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What is Kosher?

Kosher is a term that applies to foods that are fit for consumption by Jews in the observance of Jewish dietary law. These dietary laws originate in the Bible and have been observed by Jews for over 3,000 years. The laws relating to kosher foods are detailed and intricate, but a few basics can be easily understood.


Foods can be grouped into three broad categories:

  • Innocuous: Some food items are always acceptable as kosher. Generally, these would be foods like fruits and vegetables that are not further processed.
  • Kosher when supervised: Other foods may be kosher if the ingredients and process used meet kosher definitions and when supervised by a reliable kosher authority.
  • Never Kosher: Some foods may never be kosher. Examples include shellfish and pork, both of which are prohibited by Biblical edict.

The foods that can be kosher when supervised are those of most concern to food processors desiring to carry kosher certification for their products. Contrary to a common myth, a Rabbi does not "bless" a food to render it kosher. To produce a kosher product, all of the component ingredients must be kosher certified - including any processing aids that contact the food. The equipment on which the product will be made must be kosher as well.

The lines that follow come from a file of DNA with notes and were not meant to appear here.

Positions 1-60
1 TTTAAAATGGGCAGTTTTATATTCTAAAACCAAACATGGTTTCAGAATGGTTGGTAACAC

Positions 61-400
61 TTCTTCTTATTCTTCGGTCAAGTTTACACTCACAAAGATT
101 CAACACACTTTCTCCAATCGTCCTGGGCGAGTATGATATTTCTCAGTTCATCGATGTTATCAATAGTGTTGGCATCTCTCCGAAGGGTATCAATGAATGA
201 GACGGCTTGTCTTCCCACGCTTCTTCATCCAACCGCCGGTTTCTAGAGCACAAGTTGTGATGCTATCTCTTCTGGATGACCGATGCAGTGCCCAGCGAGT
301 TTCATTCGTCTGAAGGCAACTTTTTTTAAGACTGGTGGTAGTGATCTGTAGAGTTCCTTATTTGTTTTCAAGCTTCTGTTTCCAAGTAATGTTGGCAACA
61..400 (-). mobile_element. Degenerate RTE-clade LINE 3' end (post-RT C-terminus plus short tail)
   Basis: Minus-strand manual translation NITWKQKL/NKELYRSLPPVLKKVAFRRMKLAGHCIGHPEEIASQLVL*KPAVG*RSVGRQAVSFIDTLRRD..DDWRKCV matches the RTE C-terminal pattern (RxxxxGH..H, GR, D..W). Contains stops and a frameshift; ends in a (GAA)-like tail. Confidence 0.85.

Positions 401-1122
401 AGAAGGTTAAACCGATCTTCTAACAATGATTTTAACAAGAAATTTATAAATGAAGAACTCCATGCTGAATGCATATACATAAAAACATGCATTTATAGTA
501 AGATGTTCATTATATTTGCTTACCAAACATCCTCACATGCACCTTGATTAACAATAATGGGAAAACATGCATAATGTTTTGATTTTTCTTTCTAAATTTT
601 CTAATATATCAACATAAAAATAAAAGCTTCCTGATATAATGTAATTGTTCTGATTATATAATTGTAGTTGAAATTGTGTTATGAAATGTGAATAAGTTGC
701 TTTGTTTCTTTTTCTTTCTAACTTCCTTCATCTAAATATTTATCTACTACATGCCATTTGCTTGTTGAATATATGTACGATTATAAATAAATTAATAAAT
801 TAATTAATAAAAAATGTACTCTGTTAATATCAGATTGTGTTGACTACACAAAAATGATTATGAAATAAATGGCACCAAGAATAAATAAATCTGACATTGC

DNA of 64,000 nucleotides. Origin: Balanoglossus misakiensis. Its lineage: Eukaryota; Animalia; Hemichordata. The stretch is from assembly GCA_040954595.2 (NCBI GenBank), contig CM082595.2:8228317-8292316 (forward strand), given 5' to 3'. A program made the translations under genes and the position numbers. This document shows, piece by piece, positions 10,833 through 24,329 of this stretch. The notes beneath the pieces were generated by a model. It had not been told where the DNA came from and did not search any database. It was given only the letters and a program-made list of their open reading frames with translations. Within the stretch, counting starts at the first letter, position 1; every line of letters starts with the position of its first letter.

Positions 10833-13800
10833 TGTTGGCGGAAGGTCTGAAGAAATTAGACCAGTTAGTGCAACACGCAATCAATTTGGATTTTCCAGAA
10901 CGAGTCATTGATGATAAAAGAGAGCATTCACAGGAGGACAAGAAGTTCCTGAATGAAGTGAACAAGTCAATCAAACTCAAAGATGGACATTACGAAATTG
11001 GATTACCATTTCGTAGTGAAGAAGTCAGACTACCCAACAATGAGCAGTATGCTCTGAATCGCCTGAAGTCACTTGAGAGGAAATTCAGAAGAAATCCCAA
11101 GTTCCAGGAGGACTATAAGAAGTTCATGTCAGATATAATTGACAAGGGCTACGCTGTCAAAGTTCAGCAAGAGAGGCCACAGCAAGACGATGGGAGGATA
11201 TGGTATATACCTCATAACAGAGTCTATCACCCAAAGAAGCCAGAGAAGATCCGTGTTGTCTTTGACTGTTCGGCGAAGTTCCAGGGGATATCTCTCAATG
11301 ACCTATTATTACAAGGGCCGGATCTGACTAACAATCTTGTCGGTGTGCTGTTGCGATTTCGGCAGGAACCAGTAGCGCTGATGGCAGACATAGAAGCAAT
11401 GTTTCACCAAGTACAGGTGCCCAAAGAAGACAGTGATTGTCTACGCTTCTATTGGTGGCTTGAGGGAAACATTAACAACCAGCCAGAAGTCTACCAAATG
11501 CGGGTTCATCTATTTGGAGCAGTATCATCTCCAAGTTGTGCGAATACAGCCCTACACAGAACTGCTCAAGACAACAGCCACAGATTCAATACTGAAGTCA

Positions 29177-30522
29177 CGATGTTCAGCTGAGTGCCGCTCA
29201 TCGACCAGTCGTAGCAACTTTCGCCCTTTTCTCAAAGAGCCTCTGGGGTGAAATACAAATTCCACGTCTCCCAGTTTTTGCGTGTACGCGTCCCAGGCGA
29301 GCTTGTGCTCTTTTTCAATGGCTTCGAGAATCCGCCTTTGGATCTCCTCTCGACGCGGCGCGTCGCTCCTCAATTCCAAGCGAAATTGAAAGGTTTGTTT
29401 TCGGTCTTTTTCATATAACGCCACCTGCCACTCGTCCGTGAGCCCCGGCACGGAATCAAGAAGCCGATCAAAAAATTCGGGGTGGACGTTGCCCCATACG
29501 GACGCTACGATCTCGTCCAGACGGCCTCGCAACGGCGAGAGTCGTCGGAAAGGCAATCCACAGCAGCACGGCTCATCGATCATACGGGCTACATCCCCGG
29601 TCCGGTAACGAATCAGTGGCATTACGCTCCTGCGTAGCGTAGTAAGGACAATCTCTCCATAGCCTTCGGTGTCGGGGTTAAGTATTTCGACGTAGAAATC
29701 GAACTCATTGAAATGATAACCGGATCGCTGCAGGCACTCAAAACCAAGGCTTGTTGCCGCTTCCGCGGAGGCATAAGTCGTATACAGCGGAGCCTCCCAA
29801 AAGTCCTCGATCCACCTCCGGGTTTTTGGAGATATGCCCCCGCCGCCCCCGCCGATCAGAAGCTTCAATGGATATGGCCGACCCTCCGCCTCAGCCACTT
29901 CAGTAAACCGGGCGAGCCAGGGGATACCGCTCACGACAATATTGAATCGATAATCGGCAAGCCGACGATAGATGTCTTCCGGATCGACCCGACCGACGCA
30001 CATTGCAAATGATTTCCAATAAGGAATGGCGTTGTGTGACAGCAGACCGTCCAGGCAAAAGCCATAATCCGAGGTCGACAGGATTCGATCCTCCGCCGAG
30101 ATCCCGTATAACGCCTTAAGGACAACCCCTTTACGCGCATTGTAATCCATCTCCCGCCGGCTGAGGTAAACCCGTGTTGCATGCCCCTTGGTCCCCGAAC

In order to identify the finished product as kosher, many certification agencies have trademarked symbols that indicate the kosher status of a product as well as identifying the agency certifying the food. Some products intended for use only on the industrial market (not for retail sales) do not bear a kosher symbol and are certified by letter instead.


Certifications will indicate the kosher nature of a food as well as the food's kosher status:

  • Dairy - Milk and milk products like cheese must come from a kosher species of animal in order to be kosher. Milk derivatives like casein are considered dairy when used in kosher foods, even though the US Government may allow something to be called non-dairy.

  • Pareve - Foods that contain neither milk nor meat are called pareve, or neutral. Fruits, vegetables, and fish are all considered pareve.

  • Meat - foods made from meat or meat byproducts are certified with this status. Only meats from kosher species of animals or fowl are permitted, and then only if properly slaughtered and processed. Kosher species include cattle, sheep, chicken and turkey. Following ritual slaughter by a properly trained and endorsed specialist, blood must be removed from the meat through a process of cutting out major blood vessels, soaking in water and salting.